Multiple convictions related to the same act or committed at the same time are considered a single conviction for eligibility purposes.  Additionally, unless the court determines that treating the convictions as a single offense is not in the public interest, up to three convictions may be treated as one if they relate to the same indictment, information, or complaint; were all committed within a three month period; or were addiction-related.

Waiting Period

Conviction records may only be sealed after a person has fulfilled every requirement of his or her sentence. If sentenced to prison or supervision for an eligible offense, a person may not petition until 1 year after release from prison or supervision, whichever is later. No waiting period applies to non-conviction records.

B. Procedure and burdens

The same procedures and standards apply to both conviction and non-conviction records. A petition for sealing may be filed in any U.S. district court.  Upon filing, the court must notify the U.S. attorney that prosecuted the offense and any person the petitioner seeks to have testify in support of the petition. A hearing on the petition must be held within 6 months unless the government agrees to a waiver of hearing, in which case a determination on the petition must be made by the court within six months.

For the the court to deny an otherwise valid petition, the government must show that:

(I)(aa) the interest of public knowledge and safety;


(bb) the legitimate interest, if any, of the Government in maintaining the accessibility of the protected information, including any potential impact of sealing the protected information on Federal licensure, permit, or employment restrictions”

outweighs the petitioner’s interest regarding:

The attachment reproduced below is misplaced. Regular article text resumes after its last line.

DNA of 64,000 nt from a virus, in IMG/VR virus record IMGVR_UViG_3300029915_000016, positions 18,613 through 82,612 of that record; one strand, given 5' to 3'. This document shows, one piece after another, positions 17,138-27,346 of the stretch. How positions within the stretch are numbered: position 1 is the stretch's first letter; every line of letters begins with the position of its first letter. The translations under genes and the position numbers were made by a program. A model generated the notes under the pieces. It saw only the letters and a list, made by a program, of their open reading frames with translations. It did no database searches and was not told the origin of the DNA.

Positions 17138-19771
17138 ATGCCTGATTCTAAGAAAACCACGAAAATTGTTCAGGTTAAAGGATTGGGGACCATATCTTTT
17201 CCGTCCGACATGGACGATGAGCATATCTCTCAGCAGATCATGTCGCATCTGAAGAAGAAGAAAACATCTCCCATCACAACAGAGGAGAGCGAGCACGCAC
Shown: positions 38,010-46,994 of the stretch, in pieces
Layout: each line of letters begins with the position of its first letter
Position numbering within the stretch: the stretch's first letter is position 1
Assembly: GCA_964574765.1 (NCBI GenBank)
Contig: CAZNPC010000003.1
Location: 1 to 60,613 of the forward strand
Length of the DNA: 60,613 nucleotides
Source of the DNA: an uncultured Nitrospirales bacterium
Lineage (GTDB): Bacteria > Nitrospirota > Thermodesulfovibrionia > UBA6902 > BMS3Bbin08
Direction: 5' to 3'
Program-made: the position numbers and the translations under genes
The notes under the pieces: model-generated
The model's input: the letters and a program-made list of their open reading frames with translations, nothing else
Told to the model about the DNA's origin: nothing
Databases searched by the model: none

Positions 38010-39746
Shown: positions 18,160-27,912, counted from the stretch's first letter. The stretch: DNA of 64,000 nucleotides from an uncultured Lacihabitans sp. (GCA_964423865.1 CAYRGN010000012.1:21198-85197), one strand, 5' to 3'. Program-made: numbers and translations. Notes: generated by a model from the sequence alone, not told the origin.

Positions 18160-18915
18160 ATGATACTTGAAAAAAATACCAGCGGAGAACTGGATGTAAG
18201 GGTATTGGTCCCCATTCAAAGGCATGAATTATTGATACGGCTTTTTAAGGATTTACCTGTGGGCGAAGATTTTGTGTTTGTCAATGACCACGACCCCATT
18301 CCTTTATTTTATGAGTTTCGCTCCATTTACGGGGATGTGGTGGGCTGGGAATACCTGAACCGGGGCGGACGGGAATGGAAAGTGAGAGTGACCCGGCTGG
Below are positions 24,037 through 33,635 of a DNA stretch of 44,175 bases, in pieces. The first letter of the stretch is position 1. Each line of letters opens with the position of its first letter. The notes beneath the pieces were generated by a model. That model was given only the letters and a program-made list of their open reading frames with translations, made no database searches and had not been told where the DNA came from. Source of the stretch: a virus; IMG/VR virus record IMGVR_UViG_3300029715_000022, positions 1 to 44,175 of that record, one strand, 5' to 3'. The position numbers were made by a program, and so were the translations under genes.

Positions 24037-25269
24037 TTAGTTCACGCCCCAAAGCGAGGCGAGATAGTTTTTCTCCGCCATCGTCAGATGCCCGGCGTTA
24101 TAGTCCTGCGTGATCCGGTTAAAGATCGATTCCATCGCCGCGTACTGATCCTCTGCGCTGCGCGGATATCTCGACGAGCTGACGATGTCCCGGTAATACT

(II)(aa) the conduct and demonstrated desire of the petitioner to be rehabilitated and positively contribute to the community;


(bb) the interest of the petitioner in having the protected information sealed, including the harm of the protected information to the ability of the petitioner to secure and maintain employment.

In making this determination, the court may consider all evidence and testimony offered by the petitioner, their witnesses, and the prosecutor. However, the court may not consider an arrest, prosecution, or conviction for non-federal non-violent or non-sexual offenses.

If a petition for sealing is denied, a person must wait two years before petitioning again to seal records of the same offense.

C. Effect

A sealed record is rendered unavailable to public examination, except by court order. [1]. A sealed “offense and any arrest, criminal proceeding, conviction, or sentence relating to the offense shall be treated as if it never occurred,” except as otherwise specified in the Act.

Records that are sealed must be labeled as such and physically closed.  The court must seal its own paper and electronic copies of the record and must send copies of the sealing order to “each entity or person known to the court that possesses a record containing protected information that relates to the offense, including each law enforcement agency and public or public or private correctional or detention facility.”  Those entities must then seal the record and submit written certification of sealing to the court, which then notifies the petitioner.